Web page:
Justyna is an overall designer extraordinaire, every single one of her shawls is to die for. She excites with her designs, they are stunning with gorgeous colour combinations, they evoke urgency….the need to cast on every single design is unbearable, and if that wasn’t enough, she is also a fellow Pole so you gotta love her. I adore hearing my name in the Polish way, Ania 😊.
I have been admirer of Justyna’s work for a very long time and when I was approached to contribute to her husband’s, Marcin (Martin’s Lab), Stillness Collection, as you can imagine I jumped at the chance. De Anima shawl was my contribution and it was a pleasure working on her using Marcin’s amazing yarns.
Some time ago Ania asked me to write a guest blog post. At that time I was in a shop trying to pick the entrance door and running around my 6-year-old daughter who was sure to hurt herself in a place full of tools, tiles, doors and other building equipment. Ah, the “highlights” of a knitting designer’s life 😉 (To tell you the truth, this life is pretty boring: the same chores as everyone else, with some deadline knitting and almost no knitting just for the sake of it… and taxes to pay just like others). Anyway, I was sort of busy in the shop, but when a friend asks you a favor, you say yes. So I did.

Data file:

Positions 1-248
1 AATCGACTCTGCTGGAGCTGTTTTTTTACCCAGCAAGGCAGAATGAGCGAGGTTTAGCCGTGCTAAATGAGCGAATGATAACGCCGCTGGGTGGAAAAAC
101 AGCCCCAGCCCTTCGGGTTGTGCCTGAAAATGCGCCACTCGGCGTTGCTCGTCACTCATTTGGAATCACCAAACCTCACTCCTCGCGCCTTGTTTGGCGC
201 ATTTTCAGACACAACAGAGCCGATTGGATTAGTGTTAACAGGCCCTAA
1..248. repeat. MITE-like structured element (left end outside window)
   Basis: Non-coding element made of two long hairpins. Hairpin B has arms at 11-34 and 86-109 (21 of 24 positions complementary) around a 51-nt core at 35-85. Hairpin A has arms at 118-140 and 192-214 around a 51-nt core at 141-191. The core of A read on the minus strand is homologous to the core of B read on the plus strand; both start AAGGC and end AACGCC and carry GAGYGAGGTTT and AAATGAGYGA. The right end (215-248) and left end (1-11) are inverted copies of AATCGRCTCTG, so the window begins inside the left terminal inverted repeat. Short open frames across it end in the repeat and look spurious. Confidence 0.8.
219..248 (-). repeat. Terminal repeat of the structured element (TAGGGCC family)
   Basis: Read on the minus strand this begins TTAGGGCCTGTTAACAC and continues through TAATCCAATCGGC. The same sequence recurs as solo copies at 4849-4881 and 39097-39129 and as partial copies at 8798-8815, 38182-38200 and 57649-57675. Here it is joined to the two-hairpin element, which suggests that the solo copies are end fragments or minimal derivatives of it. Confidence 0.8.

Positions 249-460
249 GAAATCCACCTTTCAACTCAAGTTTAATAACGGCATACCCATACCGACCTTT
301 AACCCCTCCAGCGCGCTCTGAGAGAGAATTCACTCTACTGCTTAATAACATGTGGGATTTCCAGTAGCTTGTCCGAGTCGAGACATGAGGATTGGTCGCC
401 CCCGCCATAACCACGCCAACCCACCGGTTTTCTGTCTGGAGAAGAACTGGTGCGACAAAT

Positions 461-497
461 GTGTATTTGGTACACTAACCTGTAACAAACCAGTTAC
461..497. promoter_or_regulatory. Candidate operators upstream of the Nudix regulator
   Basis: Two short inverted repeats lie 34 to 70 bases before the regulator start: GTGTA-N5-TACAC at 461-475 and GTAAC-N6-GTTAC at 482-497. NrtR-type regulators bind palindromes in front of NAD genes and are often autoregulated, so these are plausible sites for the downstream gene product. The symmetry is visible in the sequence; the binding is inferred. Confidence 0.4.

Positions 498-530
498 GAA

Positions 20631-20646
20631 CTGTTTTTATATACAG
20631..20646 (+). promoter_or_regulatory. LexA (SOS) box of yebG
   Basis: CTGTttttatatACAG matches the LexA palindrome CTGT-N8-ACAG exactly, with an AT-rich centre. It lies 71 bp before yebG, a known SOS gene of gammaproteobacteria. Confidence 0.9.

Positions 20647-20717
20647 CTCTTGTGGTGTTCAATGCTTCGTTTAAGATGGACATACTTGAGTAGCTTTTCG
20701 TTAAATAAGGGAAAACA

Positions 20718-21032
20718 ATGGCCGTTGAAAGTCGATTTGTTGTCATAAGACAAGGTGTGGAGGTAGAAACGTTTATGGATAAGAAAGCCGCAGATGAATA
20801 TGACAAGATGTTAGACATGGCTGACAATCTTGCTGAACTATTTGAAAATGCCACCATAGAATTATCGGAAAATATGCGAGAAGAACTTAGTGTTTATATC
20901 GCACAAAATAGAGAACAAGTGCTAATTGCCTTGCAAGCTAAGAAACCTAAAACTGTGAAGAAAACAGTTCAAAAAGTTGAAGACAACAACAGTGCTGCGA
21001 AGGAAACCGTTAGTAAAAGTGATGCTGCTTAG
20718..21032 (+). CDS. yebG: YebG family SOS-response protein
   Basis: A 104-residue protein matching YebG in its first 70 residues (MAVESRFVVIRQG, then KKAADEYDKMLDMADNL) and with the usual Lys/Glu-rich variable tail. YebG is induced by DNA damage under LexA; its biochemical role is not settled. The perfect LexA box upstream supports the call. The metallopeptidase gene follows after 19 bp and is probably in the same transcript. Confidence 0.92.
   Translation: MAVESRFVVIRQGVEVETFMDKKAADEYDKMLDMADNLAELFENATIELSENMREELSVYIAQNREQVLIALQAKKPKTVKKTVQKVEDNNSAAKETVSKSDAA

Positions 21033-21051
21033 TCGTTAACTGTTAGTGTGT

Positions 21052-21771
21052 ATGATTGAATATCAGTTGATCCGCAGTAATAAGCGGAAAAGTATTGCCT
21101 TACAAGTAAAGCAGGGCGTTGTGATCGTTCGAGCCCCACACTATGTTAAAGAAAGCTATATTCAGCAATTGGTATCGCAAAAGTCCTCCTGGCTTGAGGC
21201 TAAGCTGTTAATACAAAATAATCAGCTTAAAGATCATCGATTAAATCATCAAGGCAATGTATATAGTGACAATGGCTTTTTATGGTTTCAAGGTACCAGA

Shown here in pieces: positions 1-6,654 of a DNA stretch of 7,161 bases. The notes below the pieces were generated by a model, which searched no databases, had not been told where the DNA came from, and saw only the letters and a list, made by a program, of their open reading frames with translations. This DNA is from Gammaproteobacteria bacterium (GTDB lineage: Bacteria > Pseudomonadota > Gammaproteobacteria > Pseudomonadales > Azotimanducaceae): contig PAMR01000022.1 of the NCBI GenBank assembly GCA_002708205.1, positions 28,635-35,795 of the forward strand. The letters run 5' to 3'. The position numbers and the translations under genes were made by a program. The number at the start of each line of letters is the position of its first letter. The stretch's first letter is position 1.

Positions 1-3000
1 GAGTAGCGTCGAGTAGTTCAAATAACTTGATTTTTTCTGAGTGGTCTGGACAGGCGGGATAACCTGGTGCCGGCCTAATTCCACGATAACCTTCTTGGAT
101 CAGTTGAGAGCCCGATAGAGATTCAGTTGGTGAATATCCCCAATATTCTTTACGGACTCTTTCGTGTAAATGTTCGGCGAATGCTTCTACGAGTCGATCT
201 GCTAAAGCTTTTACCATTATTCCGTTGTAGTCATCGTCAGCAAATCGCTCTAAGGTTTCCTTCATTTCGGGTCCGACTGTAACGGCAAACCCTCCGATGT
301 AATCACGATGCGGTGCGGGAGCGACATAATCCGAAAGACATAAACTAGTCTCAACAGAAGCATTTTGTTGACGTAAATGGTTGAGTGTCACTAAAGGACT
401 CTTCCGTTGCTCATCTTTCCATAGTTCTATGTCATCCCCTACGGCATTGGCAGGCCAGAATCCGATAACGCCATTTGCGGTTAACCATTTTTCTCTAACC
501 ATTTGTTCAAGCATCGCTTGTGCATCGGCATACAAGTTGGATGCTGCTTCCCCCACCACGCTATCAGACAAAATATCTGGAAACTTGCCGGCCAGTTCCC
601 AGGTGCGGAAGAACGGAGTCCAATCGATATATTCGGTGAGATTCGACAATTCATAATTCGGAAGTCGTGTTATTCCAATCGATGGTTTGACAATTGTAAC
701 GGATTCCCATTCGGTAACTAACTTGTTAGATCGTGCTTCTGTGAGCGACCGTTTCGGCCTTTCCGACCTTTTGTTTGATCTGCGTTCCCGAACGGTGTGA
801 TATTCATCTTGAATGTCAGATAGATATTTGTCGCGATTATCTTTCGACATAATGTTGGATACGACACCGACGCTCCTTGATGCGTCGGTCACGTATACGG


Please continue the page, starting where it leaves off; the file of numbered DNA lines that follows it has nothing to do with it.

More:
After some time when I was supposed to write the actual post, I had no idea what to say. “Tabula rasa”…. “Tabula rasa”… scratch on the head… Well, I did name my collection like that – after all it sounds inspirational and catchy 😉 Also Ania’s beautiful shawl from “Stillness Collection” is called “De Anima” after the treatise of Aristotle, in which the concept of Tabula Rasa in Western philosophy originated (btw, that’s one of the most gorgeous crochet shawls I’ve seen and I really saw it in person). Finally, I do know what “tabula rasa” means (blank page, right? 😉), but writing a whole blog post explaining if I think we are creative blank pages… oh man.